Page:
Now to saving files, you can save any text you write with :w. Note that pressing ':' takes you to a special mode where you can type out commands. More on this later. 'w' stands for write. You can save a file you opened with :w, but if it was a new file, you would have to write something like :w filename to save it by that name in the current directory where Vim was opened.\n You can quit Vim with :q. Also, you can quit without saving changes by typing :q!\n

###Repeating commands If you have to delete 10 consecutive lines, in a normal editor you can select them with your mouse and then delete it. Or maybe press Ctrl+Shift+Down and select them, then delete. All this is too slow.\n Here's something better: 10dd. A simple and standard pattern for all commands in Vim. You can prefix them with a number to repeat them that number of times. So 10yy would copy/yank the next 10 lines.\n This is a very important thing in Vim.

###The colon commands Vim can do various other non-editing stuff with the colon-commands. You want to change your colour-scheme? Type :colorscheme <name> and you're done (remember, Tab completion works here. Try experimenting with different schemes right now and choose one you like).\n Try typing :set and then try Tab completion, you'll see the various settings you can play with.\n Of note, these commands stay active only till Vim is open. If you close it and re-open, these settings are gone. To keep them permanent, look at the section about the vimrc. Here is a simple setting: :set nu, this shows the line numbers on the left.

###The .vimrc So, I claimed Vim is yours to build. Here is the way you do that. You use the configuration file called vimrc. This is a file located in your home folder by the name .vimrc. If not there, create a new one and open it.\n Here, you can set commands to be executed whenever your Vim starts (mind it, it can slow it down a very little bit sometimes, still faster than everything out there though). So say for example you want to display line numbers all the time. You can simply write set nu in your vimrc and save it. Next time you open Vim, it will have line numbers from the start.\n You can save Keymappings here, enable Plugins here, and do almost anything with your Vim here.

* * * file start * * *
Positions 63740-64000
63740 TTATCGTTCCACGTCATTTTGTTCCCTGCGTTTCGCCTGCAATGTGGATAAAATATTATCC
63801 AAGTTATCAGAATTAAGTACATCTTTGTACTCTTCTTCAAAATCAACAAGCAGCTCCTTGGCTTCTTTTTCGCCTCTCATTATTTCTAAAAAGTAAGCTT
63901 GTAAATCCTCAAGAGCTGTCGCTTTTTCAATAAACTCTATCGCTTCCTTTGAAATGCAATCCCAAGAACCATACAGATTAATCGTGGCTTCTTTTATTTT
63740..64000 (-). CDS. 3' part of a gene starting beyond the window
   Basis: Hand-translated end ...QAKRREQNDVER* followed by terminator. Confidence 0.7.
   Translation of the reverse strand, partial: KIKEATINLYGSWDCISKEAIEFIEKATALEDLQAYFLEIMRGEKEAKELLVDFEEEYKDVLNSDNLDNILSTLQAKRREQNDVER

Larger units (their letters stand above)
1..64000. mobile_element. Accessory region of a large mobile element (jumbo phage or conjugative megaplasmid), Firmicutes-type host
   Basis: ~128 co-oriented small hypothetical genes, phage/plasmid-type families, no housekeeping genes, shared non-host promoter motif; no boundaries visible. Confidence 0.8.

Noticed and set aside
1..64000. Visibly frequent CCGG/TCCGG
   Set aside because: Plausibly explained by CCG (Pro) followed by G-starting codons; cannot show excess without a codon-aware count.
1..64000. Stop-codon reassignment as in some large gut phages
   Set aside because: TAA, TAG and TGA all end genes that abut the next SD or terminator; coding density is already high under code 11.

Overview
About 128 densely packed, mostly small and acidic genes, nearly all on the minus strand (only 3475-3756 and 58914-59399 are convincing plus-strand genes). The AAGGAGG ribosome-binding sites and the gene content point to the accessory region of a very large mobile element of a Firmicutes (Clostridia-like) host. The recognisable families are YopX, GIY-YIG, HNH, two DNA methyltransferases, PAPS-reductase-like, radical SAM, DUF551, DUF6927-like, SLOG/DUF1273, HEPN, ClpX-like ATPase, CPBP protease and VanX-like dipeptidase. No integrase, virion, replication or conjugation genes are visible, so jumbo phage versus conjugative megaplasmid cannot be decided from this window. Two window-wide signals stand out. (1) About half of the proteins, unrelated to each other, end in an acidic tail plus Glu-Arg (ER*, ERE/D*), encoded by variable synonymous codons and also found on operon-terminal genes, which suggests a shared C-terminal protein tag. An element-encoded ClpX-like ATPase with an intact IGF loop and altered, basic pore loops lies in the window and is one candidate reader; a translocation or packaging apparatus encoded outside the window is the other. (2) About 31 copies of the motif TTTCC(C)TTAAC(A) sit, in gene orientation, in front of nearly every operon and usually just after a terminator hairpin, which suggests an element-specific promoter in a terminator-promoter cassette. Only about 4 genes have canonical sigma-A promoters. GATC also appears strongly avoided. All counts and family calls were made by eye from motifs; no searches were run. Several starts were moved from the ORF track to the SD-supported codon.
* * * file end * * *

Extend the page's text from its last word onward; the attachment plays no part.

###Plugins The best thing about Vim is, even though it doesn't do everything itself, it can do almost anything with plugins written by the vast Vim community. Want Git support in Vim? git-gutter. Want auto-completion? AutoComplPop. Want to code in Scala? You have vim-scala.\n Here is how to set up your Vim to handle plugins fast and easy. You need a plugin for that too! :p Don't get scared already. So, its called Vundle (vim-bundle I fancy). You can clone it with:\n git clone ~/.vim/bundle/Vundle.vim\n This clones the files required for Vundle to your .vim folder where your Vim files are stored (other than your vimrc of course).\n

###Keymappings This is one of the great features of Vim, you can map almost any activity you repeat to a key binding. So here's a scenario, I use a plugin called NERDcommenter (I cannot live without this). This plugin by default comments the current line when you press leader ci . What I want instead is, to comment the line when I press '//'. So here is what I key-in: :map // <leader>ci

###The :! stuff One of the coolest things about Vim which modern editors cannot do, it to be able to run terminal commands right inside the editor. So say, you want to compile and run your C++ code from within Vim, and don't want to exit, I'll show you how to do that.\n